He then pulls samples of wine from each barrel and then tastes every one – evaluating for different criteria; he places chalk marks to note the best barrels. Then he begins to make the initial blends and he and Tom evaluate each of these trial blends for their final blend. There is no formula and the percentages of the three estate varieties available change rather dramatically based on the vintage. Production is typically around 100 cases each year.
The resulting wine (2013 vintage), titled Henry’s Reserve is pretty close to a robust Napa Cabernet Sauvignon as you will find in the valley – however, the majority of this wine is not made from that variety. The bouquet is elegant showing red fruit – plum notes and blueberry framed by a pretty vanilla and mocha aromas. The wine is big but balanced with a noticeable mid palate richness, concentration and density. This wine is rare (only one or two barrels are made each year) and this wine will certainly age for quite some time. And this is not a Cabernet Sauvignon based blend but rather Merlot dominates at 80% (only a quarter acre of this variety grows in their vineyard) complemented with 20% Cabernet Sauvignon.
The 2017 Pellet Estate, Henry’s Reserve (76% Cabernet Sauvignon, 24% Merlot) is dark ruby in the glass; reveals aromas of plum and blackberry along with dried herbs, cedar, and dark chocolate. Well layered, both aromatically and on the palate. Shows flavors of red and dark cherry along with licorice. The well integrated tannins linger with both fruit and hints of cedar. This wine offers an intensity of fruit without an intensity of tannins; as a result, it is well balanced and drinks very nicely in its youth. There is plenty of aging potential on this beauty.
Mia Carta Napa Valley
Pellet Estate was part of a small collective of boutique Napa Valley based wineries represented at Mia Carta Wine Lounge in downtown Napa but their wines are no longer available here. We keep our notes here for historical reference. This space is located at 1209 1st Street next to Rebel Vintners near the intersection of 1st and Coombs Streets. It had a soft opening to the public on May 22, 2021, and officially opened on June 17, 2021.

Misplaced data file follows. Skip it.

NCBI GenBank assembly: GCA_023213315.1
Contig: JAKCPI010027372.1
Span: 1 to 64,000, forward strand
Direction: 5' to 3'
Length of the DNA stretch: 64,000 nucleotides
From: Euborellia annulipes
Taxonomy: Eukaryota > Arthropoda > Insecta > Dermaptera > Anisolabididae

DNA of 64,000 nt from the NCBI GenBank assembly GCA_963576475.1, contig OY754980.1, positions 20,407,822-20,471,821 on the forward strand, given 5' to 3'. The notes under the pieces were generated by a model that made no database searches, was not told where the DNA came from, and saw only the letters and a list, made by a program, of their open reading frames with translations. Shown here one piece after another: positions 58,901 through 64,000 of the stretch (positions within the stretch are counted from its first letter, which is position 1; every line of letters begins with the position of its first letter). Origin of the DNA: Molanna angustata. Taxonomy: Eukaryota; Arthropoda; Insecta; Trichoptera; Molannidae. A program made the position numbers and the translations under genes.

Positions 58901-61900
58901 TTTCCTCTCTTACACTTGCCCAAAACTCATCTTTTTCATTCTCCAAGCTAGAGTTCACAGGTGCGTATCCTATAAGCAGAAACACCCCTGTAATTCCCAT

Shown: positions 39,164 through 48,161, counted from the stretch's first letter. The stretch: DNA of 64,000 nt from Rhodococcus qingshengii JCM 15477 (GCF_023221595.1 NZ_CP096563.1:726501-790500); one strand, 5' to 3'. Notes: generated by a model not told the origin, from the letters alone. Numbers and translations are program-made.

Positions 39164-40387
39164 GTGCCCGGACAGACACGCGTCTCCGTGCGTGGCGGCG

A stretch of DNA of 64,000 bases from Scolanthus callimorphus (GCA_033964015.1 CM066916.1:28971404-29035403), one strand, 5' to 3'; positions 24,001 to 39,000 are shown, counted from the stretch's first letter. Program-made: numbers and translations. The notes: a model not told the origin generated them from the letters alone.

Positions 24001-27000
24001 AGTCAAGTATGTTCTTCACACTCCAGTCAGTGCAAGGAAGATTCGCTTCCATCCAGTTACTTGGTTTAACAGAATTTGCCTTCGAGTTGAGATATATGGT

This space houses several premium boutique Napa Valley producers including Earthshine, Essere Franco and Majuscule Vineyards. Sharon Harris, proprietor of Rarecat learned about the space early on, and then invited several of her friends to join including Redmon Wines and Ilsley Vineyards.
A significant amount of thought and effort went into the renovation of this space. A couple of items inside quickly catch one’s eye including the Italian Piaggio “Ape del Vino” or in English, referred to as the Wine Bee. It was purchased in Italy, restored and then shipped over, however, unfortunately it was stuck for quite some time at the port of Galveston in Texas before it cleared customs and reached Napa Valley. It is fully functional and is operated by a two-stroke Vespa engine. The back opens up to reveal wine kegs with spigots on the side of the vehicle – making this ideal to take to various wine tasting events. And the 145 piece ‘puzzle’ of walnut wood built against the back wall is in the three-dimensional shape of a street grid of downtown Napa – complete with an outline of Napa River and a red marking to indicate Mia Carta’s location on the map.
Recycled cork from cork manufacturer, Amorim Cork America lines the east wall of the space. If one casually glances at this wall, one will think it’s one entire piece of cork, but each piece is a quarter offset, so the lines are hard to see between each of the pieces. With Norm’s background as President & Co-founder of Calgary based ZeroSound Systems, his knowledge and expertise were used during the renovation of the interior space. Acoustic tiles are placed on top of the tin stamped metal ceilings – if one looks carefully one can almost see the tiny holes punched in each of these tin squares, which are part of the design to help mitigate noise. The bar and some of the tabletops are constructed from Richlite, a recycled paper/resin composite.
Visitors taste either inside or outside weather permitting (heat lamps are built into the outdoor overhang), choosing flights from any of the vintners or by the glass or by the bottle. This part of the building used to be recessed – set back more from First Street but during the renovation it was expanded, providing more interior space. And a private tasting room is located in the rear of the space.
For those into wine, it is easy to spend an afternoon in this part of downtown Napa – numerous tasting rooms are within several blocks of Mia Carta. For more details about this beautiful space and or to make a reservation, please visit: www.miacartanapa.com
The wine is available in select markets in the United States including Texas (a strong market for them) and on the East Coast. Locally you can find some of their wine a few minutes from where their estate vineyard grapes are grown – at Sunshine Market in St. Helena. For more information visit: www.pelletestate.com